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The Daily Tar Heel

Joel James’ role as emotional rock takes toll

UNC player Joel James (42) drives toward the basket.

UNC player Joel James (42) drives toward the basket.

James doesn’t wear his emotions on his sleeve so much as his emotions wear him as their vessel. It’s a tough task to be a team’s emotional rock, but James has embraced it in his time at North Carolina. Wednesday night, though, he was challenged with a harder one ­– guarding one of the nation’s premier players, Jahlil Okafor.

“He’s a guy who’s going to get his,” guard Marcus Paige said Tuesday. “We’re going to have to deal with that.”

For 12 minutes Wednesday, that onus fell on James.

In his toughest matchup to date, James gave UNC 12 minutes of leave-everything -on-the-court. He gave six points on 3-for-4 shooting, five rebounds and a steal, yet No. 15 North Carolina fell in overtime to the No. 4 Blue Devils 92-90.

It would be a disservice to pretend as though James’ contributions could be wholly encapsulated in digits, though. That type of contribution was as present as ever Wednesday night in Durham.

“He’s invested,” Coach Roy Williams said. “We need everybody to be invested like that.”

“He prides himself on being an energy guy, a bench guy who can give us a different look and he did exactly that today,” Paige said. “He got us going by his actions on the court and his vocal leadership.”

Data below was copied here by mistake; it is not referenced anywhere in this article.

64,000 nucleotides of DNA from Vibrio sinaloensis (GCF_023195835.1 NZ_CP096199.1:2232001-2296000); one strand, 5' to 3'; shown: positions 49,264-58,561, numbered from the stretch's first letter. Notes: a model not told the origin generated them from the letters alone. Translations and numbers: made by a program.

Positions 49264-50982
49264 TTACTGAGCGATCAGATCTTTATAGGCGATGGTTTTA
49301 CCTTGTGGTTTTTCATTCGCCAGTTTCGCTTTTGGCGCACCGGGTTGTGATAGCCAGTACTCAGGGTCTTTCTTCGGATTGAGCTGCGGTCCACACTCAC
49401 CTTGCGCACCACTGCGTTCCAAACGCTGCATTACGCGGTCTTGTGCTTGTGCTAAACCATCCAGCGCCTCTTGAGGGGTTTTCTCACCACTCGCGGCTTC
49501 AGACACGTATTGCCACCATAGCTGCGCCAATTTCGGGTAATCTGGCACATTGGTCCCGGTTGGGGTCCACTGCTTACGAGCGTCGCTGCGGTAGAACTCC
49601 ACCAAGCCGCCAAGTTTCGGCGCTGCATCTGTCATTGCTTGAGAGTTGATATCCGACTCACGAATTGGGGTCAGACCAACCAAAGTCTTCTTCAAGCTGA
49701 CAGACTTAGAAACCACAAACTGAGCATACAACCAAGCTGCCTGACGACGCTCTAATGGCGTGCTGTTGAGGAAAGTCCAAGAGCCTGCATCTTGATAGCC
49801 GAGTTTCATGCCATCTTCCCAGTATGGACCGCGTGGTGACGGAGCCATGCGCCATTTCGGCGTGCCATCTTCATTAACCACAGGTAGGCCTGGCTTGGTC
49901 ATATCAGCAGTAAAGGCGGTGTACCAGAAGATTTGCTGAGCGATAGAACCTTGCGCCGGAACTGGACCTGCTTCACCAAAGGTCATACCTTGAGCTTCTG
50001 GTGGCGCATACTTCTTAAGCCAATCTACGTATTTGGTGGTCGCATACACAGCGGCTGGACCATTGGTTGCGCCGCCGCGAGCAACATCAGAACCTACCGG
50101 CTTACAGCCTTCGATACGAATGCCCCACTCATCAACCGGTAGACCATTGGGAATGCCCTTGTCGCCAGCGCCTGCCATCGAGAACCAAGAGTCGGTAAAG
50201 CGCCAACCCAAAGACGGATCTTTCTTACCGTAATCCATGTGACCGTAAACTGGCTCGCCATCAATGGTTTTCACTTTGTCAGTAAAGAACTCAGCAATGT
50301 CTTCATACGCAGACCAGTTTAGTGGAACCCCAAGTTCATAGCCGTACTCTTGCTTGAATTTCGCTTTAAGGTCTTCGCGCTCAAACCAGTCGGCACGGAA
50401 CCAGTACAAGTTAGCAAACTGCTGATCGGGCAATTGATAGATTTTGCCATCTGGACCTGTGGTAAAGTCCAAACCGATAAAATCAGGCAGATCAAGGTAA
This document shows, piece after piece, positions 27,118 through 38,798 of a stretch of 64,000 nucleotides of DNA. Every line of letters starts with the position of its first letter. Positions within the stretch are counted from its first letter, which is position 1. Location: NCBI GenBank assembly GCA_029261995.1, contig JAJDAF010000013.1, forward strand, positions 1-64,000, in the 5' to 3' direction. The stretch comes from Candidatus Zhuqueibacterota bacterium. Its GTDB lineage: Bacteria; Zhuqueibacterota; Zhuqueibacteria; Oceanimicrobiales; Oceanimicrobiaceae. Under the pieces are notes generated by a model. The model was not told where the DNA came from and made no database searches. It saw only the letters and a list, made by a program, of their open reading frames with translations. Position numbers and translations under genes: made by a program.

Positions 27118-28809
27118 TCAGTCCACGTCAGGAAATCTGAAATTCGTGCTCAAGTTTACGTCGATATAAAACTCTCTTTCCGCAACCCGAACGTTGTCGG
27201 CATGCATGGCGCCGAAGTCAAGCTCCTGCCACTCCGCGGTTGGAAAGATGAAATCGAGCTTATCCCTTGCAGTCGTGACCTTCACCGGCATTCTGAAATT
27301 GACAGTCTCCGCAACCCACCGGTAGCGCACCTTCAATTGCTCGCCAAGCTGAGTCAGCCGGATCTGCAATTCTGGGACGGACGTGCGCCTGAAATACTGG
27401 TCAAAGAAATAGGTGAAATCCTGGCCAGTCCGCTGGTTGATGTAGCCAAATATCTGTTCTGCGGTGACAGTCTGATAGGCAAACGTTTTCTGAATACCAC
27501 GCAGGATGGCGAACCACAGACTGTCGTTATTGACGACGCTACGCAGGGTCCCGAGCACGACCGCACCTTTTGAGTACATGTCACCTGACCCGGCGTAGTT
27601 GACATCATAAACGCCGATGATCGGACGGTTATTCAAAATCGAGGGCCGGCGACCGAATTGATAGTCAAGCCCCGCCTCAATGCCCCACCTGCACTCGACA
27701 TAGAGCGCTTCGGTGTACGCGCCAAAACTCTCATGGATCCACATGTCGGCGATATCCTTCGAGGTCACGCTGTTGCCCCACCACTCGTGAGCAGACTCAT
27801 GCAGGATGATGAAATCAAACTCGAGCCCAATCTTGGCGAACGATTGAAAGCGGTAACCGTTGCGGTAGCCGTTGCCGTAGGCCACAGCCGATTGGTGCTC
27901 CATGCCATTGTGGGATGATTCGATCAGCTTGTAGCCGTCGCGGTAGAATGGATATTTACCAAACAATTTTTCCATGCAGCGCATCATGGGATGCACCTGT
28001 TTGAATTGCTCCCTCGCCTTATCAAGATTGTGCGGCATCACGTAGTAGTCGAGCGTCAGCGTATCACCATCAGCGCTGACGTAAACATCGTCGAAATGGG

In the second half, that leadership was mostly contained to the bench.

For 16 minutes in the second half, he could only watch as his teammates improbably stole a lead and then gave it right back. He was confined to the sideline when the deciding plays were materializing. For most of the second period, he was a spectator.

“If you didn’t care who won the game, you had to enjoy a great college basketball game,” Williams said.

But James cared. You didn’t have to ask him to figure that out. In fact you couldn’t have. He ducked from the cameras and microphones that swarmed the locker room at the end of the night, red eyed and sullen faced.

Being an emotional rock takes its toll.

“You can’t play this game without emotion,” forward Brice Johnson said. “You have to be in to it. Joel is probably torn up more than any of us.”

Sitting eight feet from Johnson were the UNC jerseys the team had worn that night, lumped together in a pile as deflated as the Tar Heels themselves, ready to be washed.

James’ No. 42 jersey didn’t just need to be washed. It needed to be sewn. That emotion that fuels his teammates had taken over him. His ripped jersey was the unlucky target.

No one could blame him for that. James is a role player, one whose passion is rarely matched, and whose on-the-court contributions are steadily improving.

“Joel is a big piece to our puzzle that we’re trying to put together,” forward J.P. Tokoto said.

But Wednesday night, James was the one in pieces — how could he not be?

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